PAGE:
Headed by Chef de Cuisine Guillaume Galliot, Caprice impresses with a Menu Connaisseur which allows guests to sample a variety of specialties, such as the Crabe Royal d’Alaska, the Soup d’Hiver à la Truffe, or the Boeuf Kagoshima, as well as an extensive list of wine and cheese.
Located along the Victoria Harbour waterfront, the Rosewood Hong Kong’s 65-storey brings guests to the beating heart of Kowloon, whilst always serving as a tranquil abode from the city’s effervescence and excitement.
Appearing like a cascade of glass, cement and steel, the Rosewood Hong Kong fully reveals itself when you enter it. The interiors, courtesy of Tony Chi, are opulent in an inconspicuous fashion. The common areas feature polished wood, glass, leather, while the design incorporates traditional Chinese elements within the otherwise geometrical style.
The hotel’s impressive 413 rooms and suites boast an interior design that feels welcoming and intimate, almost residential and offer incredible views of Victoria Harbour.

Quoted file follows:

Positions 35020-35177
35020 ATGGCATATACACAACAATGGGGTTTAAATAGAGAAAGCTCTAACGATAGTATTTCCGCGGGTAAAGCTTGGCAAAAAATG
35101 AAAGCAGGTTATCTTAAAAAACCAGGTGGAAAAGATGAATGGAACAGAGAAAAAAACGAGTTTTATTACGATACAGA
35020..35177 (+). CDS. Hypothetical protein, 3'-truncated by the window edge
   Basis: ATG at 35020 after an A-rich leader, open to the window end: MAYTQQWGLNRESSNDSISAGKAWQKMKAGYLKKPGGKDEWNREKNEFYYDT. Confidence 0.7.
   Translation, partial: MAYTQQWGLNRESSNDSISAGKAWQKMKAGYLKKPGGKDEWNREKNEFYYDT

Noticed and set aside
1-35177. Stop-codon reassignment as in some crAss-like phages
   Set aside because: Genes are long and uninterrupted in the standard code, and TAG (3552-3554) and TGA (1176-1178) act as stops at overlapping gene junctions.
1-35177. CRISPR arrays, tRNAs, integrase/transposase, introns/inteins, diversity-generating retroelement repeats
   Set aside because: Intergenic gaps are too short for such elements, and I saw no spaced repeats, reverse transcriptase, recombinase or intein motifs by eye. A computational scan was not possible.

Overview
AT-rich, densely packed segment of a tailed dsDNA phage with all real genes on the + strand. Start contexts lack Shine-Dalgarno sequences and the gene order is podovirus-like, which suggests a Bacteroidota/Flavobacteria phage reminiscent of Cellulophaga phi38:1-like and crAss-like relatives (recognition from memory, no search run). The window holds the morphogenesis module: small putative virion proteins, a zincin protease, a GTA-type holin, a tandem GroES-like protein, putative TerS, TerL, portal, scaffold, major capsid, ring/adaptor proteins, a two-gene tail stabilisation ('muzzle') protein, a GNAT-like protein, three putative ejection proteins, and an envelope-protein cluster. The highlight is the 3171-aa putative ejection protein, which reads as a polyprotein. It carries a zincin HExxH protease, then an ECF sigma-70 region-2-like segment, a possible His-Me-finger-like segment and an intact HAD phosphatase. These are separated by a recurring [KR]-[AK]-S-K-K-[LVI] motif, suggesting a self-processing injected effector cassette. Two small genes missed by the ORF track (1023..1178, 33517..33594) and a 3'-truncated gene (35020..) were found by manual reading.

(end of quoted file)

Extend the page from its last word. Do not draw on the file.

On the culinary side, the Rosewood Hong Kong offers no less than 10 restaurants and bars.
Besides the Italy-themed Bluhouse, the dessert and confection outlet Butterfly Patisserie, and the Butterfly Room where guests can relish a glamorous Afternoon Tea, the hotel also boasts the Michelin-starred CHAAT, with its menu inspired by Indian street food and a décor that mixes Indian influences with American bar atmosphere, thanks to elements such as folk frescoes, green velvet circular booths, and fine wood paneling.
Henry’s Restaurant, with its mainly brown American diner decor, is the hotel’s grill, while The Legacy House, the Cantonese restaurant, with its industrial design, offers great views of the city.
The DarkSide with its velvet-clad midnight blue and purple décor invites guests to enjoy its sultry jazz atmosphere and is listed as one of the 50 best bars in the world.
To complete its offering, the Rosewood Hong Kong offers the services of its Asaya Spa. Guests can enjoy massages and beauty treatments, as well as hypnosis and astrology sessions, individual and family therapies, and singing bowls and expressive arts therapies.
The Asaya Spa also offers access to a 25-meter outdoor infinity pool and a state-of-the-art fitness center.
Location: Rosewood Hong Kong No18, Salisbury Rd, Tsim Sha Tsui, Hong Kong
Transfer: 30 minutes from Hong Kong International Airport
Opening period: All year
Looking to discover everything Hong Kong has to offer? We have a handpicked selection of luxury hotels in Hong Kong that offer exceptional guest services, facilities and experiences. Contact our team if you need help with a booking or for any further information!